A day or so later, I received another call (I normally get a lot of email, but not too many telephone calls, so all this surprised me), this time from Roy MacDonald of Connectix. He'd heard from a MODE32 beta tester that I would be a good person to put on the press list, so he called and asked me if I'd like a copy of MODE32 to work with. Mark H. Anbinder has already done a mini-review of MODE32, but I'm never one to turn down software to test. I haven't been using it for all that long, but it seems to work just fine. I can't ask for virtual memory over 16 MB since I don't have that much disk space available, but I do plan to clear up some more space eventually. I'll keep people posted on my experiences with MODE32. Thanks, Connectix!
A number of people have wondered why Apple couldn't just build the 32-bit cleanliness into System 7, as they did with A/UX. I've heard that the 32-bit cleanliness worked a bit like virtual memory under System 6. Someone at Apple said to the engineers, "How about putting virtual memory in System 6?" and the engineers said, "Can't be done." In January of 1989, Connectix introduced Virtual 1.0. So when work started on System 7 and virtual memory was included, someone said, "How about 32-bit cleanliness, so users can use lots of memory and virtual memory on those older machines?" Once again the reply came back, "Can't be done in System 7. A/UX is a different OS." Once again, several months later, the wizards at Connectix came out with MODE32. Hmm, starting to see a pattern here? Actually I doubt Apple will let such an obvious gap happen again, if only to save face. Next time somebody asks one of those questions, the answer will be, "Is tomorrow soon enough?"
Lots of rumors have floated by about how Apple has some 32-bit clean ROMs based on the IIfx ROMs or the IIsi ROMs, or something like that. I've now heard that those rumors were true, though the details are still to be completely discovered. Apparently, some people poking around at Apple found a couple of boxes labeled "Mr. Clean" and inside the boxes were a bunch of 32-bit clean ROMs. These ROMs were never a product, are not a product, and may never be a product, but when they were made, Apple distributed them to developers who used machines with dirty ROMs and who needed to test their code on the 32-bit clean ROMs. Essentially then, it sounds like these clean ROMs got caught in some sort of marketing/administrative snafu and ended up in a closet instead of on a production line and in all of our hot little hands. Humph!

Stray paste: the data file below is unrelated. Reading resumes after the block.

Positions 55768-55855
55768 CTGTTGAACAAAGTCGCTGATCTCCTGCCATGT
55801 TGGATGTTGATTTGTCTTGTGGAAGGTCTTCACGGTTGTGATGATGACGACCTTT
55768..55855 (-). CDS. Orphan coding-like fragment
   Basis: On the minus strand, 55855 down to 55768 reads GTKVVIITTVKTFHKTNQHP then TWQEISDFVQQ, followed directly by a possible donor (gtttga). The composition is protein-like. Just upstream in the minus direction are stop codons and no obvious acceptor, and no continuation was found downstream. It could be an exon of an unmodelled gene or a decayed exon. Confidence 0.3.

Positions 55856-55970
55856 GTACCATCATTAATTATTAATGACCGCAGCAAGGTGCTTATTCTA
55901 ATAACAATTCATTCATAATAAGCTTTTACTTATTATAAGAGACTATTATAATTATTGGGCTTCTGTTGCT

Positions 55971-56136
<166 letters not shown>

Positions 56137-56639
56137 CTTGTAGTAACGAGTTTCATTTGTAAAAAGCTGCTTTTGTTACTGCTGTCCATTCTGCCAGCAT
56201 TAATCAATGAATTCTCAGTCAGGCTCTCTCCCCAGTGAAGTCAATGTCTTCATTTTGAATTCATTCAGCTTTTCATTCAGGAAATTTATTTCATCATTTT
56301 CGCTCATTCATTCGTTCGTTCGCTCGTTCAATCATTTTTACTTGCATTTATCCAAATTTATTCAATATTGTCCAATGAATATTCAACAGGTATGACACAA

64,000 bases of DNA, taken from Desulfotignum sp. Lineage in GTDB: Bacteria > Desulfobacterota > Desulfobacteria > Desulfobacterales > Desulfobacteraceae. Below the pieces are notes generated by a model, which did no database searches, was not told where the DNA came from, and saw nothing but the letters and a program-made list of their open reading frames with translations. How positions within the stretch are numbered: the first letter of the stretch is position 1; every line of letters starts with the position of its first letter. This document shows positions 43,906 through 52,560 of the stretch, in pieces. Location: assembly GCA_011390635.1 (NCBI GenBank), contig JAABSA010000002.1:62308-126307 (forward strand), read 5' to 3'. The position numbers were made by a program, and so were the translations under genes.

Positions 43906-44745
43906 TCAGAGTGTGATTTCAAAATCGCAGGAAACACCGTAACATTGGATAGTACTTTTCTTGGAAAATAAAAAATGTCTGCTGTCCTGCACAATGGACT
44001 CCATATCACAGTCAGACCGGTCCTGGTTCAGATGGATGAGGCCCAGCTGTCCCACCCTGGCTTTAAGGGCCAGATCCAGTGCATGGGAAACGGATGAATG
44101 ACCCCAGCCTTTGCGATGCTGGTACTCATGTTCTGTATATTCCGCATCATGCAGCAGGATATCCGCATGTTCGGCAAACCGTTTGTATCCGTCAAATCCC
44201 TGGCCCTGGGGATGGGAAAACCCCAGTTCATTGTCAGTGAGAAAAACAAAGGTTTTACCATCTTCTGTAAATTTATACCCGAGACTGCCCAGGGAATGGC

Roy MacDonald -- email@example.com
Article 5 of 5 in series
If we had presses, we'd have to stop them for this story. Apple has dealt with the dirty ROM problem by making a deal with Connectix to distribute MODE32 free of charge (yes, you read that right) to all usersShow full article
If we had presses, we'd have to stop them for this story. Apple has dealt with the dirty ROM problem by making a deal with Connectix to distribute MODE32 free of charge (yes, you read that right) to all users. Not only that, but Apple will support MODE32 completely on their free Customer Assistance line (that's the free support line that anyone can call at any time, not the limited time number you can call for help with System 7). But wait, there's more, and we're not talking Ginsu knives here. Apple will be distributing MODE32 on all the licensed online services (including the Internet FTP site at ftp.apple.com, America Online, and Memory Alpha BBS, among others) and through dealers and user groups as well. For those of you who needed 32-bit cleanliness enough to buy MODE32 from Connectix (rather than just grumble like the rest of the world), Apple will buy that copy back from you. Just call the Apple Customer Assistance Center at the 800 number below and get information on where to send your original disk for a $100 rebate. If you paid more, you'll need a valid sales receipt, but Apple will pay up to $169 plus tax. If you paid more than that, you got rooked. The other two details are that you have to have purchased MODE32 before 05-Sep-91 and you must send in your disk before 31-Dec-91. So get a move on if you want your $100.